by Amber, Contributing Writer
In my last post, I announced that Cason, my oldest with apraxia, had been dismissed from speech and is considered resolved. That same day I learned that Callen, my three-year-old with apraxia, was more than likely misdiagnosed. We walked into speech with two apraxia diagnoses and walked out with none.
Callen’s new therapists have suggested that he has low oral tone and not apraxia. There were many similarities between my boys up until a few months ago, which made it easy to accept and not question that they had the same diagnosis.
Low Tone vs. Apraxia
Callen can’t pucker, blow bubbles, move tongue certain ways on command, touch the top of his mouth with tongue, etc. And in the beginning, the speech errors he was making were consistent with apraxia. When given the Kaufman Praxis Test he scored as apraxic because he scored low in those areas and there was also a huge gap in expressive and receptive language.
Recently, I questioned that Callen’s speech progressed from November until January, even though he wasn’t in therapy. That just isn’t heard of with apraxia. The few times Cason missed a couple of weeks of intense apraxia therapy, he regressed. Callen was missing months of it, but was still improving on his own.
Also, the speech errors Callen has now are consistent. Whereas with apraxia, the errors tend to be more inconsistent. For example, when he makes an error with a word, he makes the same error every single time. But with apraxia, the error can change each time the same word is said.
Callen’s case is truly a case of being diagnosed too young. Many therapists will tell you they don’t like to diagnose apraxia before three years old because of this very reason. But at the time, everyone felt confident it was the right diagnosis. I felt confident in it… until he started making progress without therapy.
When he was diagnosed with apraxia a year ago at the age of two, the actual diagnosis probably should have been low oral tone, severe expressive delay, phonological disorder, articulation disorder.
In January, Callen was given several evaluations. His results showed him within normal limits for his age for expressive language, receptive language, oral language, and auditory comprehension. His articulation is below normal range, which is why he’s hard to understand.
On the Kaufman Praxis Test, he scored low for oral motor (caused by the low tone not apraxia) and within normal limits for everything else.
Callen has low tone only in his mouth, whereas my older son has low tone in his body. Low tone isn’t about strength, it’s about how the muscles are when in a relaxed state and how much energy it takes to move them. It’s still neurologically based, as is apraxia. Our therapist said to think of a runner or a body builder. They can’t just go out and do those things without having a good core. Callen doesn’t have a good core in his mouth, and speech was hard to develop and slow to develop.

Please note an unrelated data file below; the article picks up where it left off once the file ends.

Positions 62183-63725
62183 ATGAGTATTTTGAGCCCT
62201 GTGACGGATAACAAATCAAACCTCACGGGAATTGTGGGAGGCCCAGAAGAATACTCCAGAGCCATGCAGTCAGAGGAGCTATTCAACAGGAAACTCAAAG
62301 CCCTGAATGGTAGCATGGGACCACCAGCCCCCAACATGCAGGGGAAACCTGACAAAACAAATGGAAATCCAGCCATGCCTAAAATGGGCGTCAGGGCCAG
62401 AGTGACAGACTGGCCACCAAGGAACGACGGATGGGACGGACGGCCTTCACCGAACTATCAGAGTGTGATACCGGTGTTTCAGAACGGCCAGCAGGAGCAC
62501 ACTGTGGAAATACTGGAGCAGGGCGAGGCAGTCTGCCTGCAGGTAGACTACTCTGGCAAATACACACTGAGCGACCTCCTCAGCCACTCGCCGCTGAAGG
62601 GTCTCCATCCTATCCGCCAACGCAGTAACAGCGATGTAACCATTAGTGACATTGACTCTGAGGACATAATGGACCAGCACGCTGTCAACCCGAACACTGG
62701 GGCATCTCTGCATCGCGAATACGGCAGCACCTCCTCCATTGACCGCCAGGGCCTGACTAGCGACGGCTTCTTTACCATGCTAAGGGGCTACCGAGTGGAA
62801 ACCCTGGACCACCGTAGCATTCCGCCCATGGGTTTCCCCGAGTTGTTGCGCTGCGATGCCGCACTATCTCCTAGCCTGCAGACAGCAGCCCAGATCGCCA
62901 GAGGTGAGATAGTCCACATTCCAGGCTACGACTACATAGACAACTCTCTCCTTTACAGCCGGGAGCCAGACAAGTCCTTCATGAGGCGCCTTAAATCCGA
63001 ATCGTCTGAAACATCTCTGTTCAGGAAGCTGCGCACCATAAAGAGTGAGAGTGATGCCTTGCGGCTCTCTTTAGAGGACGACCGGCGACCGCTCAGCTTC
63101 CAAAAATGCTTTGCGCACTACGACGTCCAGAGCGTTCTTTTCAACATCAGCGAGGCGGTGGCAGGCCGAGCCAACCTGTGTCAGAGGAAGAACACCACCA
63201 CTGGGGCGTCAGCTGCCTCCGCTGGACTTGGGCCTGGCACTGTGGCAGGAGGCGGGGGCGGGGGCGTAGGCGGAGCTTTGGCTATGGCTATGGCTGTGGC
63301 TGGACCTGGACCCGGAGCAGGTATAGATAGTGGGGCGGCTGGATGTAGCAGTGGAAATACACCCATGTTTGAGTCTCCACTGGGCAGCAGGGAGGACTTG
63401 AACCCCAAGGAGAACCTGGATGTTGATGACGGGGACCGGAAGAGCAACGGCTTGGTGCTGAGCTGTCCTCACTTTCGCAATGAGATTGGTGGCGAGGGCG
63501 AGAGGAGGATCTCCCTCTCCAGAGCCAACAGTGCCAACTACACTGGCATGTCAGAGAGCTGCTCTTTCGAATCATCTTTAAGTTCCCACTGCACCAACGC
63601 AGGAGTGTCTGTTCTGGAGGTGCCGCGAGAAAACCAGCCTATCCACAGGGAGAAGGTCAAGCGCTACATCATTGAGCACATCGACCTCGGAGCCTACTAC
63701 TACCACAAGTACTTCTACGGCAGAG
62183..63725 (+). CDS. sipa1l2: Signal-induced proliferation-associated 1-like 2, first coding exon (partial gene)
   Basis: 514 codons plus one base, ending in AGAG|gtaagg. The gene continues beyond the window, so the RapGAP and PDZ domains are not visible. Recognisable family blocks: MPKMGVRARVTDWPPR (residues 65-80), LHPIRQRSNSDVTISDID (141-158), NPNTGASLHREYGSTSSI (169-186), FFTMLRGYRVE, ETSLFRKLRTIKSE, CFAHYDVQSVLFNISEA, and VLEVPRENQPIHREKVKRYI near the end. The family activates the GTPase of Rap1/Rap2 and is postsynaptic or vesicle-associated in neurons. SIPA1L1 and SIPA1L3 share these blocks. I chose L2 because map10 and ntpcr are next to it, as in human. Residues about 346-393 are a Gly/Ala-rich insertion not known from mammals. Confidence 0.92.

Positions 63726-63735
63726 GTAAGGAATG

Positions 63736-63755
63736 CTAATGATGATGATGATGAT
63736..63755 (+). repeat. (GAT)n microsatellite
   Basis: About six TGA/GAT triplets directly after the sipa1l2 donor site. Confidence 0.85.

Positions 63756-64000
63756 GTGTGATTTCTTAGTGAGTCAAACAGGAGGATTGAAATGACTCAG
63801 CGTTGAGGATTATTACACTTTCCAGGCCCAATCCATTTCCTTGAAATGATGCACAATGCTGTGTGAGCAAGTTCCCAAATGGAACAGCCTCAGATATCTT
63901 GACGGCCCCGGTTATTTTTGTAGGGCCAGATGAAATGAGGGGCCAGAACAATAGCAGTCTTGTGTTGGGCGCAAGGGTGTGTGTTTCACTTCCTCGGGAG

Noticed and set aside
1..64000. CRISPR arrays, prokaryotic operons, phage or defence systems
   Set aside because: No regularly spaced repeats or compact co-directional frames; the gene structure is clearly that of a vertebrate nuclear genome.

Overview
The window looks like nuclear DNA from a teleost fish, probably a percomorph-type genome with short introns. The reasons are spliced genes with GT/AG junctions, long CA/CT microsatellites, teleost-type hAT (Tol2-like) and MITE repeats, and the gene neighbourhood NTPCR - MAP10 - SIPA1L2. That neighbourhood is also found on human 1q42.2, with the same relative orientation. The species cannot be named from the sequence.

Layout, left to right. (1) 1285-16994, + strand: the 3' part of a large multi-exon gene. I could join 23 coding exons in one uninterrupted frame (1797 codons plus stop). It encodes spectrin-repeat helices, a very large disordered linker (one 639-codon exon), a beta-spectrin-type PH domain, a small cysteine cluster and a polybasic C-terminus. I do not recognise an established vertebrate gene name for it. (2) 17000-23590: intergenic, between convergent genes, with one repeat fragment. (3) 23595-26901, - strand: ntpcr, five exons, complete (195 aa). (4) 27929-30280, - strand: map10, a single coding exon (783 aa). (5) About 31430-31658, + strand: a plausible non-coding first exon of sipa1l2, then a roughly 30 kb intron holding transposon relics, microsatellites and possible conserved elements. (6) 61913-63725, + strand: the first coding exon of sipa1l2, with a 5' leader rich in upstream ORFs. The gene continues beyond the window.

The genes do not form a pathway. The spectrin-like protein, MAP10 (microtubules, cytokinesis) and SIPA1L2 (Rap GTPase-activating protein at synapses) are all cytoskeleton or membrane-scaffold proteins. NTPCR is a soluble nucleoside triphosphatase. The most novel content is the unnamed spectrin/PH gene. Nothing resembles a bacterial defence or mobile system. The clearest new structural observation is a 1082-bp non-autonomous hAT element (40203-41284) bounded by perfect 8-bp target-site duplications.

In Callen’s case, his jaw and tongue move as one. This shows up when he is eating. I didn’t realize it until it was mentioned. He always chews with his mouth open, and moves his food around in an odd manner when chewing.
Also, Callen sounds very robotic and staccato when he speaks. The SLP said Callen isn’t getting a good breath, so he’s likely taking quick breaths or trying to hold his breath between words in order to make it last longer to make longer sentences.
TalkTools for Low Tone
Callen’s therapist is going to be using a program called TalkTools to train his mouth/jaw/tongue muscles. We are familiar with TalkTools from Cason using the program with feeding therapy to learn to chew and move his tongue.
We have been using the TalkTools horn and straw protocols for four weeks. We do the exercises every day. I have already seen improvements. In the beginning, Callen would try to use his teeth to stabilize the straw in his mouth when drinking. Now, he uses his lips most of the time. He also could only blow on the horn three times and get a good sound. Now, he can blow 20 times in a row and get a good sound. He’s able to sustain his breath longer. I’ve noticed his speech becoming more fluid because of this.
Callen’s SLP is also working on articulation in regards to speech development.
Right Where We Belong
I’m a firm believer that God always has a plan. As nervous as we were to leave San Diego and our wonderful therapists, it turns out Charleston is the place to be for Callen. The speech center we are going to has therapists actually trained by the creator of the TalkTools protocols. She is from Charleston and has visited the center. While San Diego was the right place to be for Cason’s speech, I have full confidence that Callen is going to flourish in Charleston getting the exact therapy HE needs.
Bio: Amber lives in South Carolina with her husband and four children. She has two sons diagnosed with apraxia of speech and sensory processing disorder. Her older son also has hypotonia. She is a stay at home, homeschooling mom who taught public school for eight years. In her free time, she likes to read and sew.